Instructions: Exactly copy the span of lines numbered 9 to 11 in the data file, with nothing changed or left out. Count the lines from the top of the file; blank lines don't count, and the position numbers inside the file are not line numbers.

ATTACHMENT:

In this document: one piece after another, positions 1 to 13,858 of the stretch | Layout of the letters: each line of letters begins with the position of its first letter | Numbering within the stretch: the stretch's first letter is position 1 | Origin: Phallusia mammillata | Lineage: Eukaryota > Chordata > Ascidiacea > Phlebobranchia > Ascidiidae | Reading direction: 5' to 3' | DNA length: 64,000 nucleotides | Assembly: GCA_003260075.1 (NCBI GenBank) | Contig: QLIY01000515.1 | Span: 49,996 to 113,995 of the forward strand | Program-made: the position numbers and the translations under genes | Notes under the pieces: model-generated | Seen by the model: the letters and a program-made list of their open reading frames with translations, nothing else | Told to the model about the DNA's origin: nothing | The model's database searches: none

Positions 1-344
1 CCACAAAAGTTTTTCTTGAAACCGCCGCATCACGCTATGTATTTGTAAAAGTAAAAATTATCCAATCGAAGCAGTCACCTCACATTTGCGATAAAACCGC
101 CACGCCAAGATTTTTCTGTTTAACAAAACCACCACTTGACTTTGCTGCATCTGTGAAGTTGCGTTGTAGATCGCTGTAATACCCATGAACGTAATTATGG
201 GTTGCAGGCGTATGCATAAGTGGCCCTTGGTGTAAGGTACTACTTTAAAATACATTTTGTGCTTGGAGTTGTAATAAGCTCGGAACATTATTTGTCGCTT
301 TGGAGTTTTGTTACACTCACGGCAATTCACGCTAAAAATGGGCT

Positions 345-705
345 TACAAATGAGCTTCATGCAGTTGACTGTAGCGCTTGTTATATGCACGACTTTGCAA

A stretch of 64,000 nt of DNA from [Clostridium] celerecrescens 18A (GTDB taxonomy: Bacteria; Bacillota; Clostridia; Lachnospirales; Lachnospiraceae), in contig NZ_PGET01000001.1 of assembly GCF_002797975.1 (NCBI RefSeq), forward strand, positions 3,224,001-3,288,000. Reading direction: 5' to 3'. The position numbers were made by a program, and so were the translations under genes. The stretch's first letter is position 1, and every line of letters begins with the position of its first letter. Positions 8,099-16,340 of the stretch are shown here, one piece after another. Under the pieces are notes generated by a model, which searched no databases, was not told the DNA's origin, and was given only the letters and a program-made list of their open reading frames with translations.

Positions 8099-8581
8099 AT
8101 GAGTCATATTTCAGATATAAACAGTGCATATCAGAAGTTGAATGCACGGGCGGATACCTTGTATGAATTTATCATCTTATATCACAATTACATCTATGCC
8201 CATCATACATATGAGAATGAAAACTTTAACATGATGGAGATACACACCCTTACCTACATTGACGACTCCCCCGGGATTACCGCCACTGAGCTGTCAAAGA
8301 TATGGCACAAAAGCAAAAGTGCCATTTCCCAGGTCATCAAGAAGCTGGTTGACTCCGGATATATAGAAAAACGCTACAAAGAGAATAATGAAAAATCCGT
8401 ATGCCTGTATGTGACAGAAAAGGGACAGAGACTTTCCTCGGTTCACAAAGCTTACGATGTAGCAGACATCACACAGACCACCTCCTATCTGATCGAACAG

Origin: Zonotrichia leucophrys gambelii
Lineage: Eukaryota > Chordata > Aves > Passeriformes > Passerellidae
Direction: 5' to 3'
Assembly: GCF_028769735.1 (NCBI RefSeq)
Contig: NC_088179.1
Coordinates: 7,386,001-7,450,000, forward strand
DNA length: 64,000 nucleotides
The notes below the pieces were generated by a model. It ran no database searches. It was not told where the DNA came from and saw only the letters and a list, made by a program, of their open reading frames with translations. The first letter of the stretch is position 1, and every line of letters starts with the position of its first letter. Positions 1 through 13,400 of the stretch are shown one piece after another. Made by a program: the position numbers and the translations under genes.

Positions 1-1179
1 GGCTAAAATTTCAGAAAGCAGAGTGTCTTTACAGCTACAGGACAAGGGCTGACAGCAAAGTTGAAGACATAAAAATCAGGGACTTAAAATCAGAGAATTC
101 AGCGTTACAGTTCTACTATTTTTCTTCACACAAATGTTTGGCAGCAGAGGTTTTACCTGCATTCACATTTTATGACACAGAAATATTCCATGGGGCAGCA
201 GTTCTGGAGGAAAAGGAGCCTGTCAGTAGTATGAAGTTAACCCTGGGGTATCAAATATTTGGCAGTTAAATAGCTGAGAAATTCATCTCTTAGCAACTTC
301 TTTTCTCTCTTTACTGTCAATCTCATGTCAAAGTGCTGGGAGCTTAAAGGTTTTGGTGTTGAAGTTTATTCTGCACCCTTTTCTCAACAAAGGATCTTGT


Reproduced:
A stretch of 64,000 nt of DNA from [Clostridium] celerecrescens 18A (GTDB taxonomy: Bacteria; Bacillota; Clostridia; Lachnospirales; Lachnospiraceae), in contig NZ_PGET01000001.1 of assembly GCF_002797975.1 (NCBI RefSeq), forward strand, positions 3,224,001-3,288,000. Reading direction: 5' to 3'. The position numbers were made by a program, and so were the translations under genes. The stretch's first letter is position 1, and every line of letters begins with the position of its first letter. Positions 8,099-16,340 of the stretch are shown here, one piece after another. Under the pieces are notes generated by a model, which searched no databases, was not told the DNA's origin, and was given only the letters and a program-made list of their open reading frames with translations.

Positions 8099-8581
8099 AT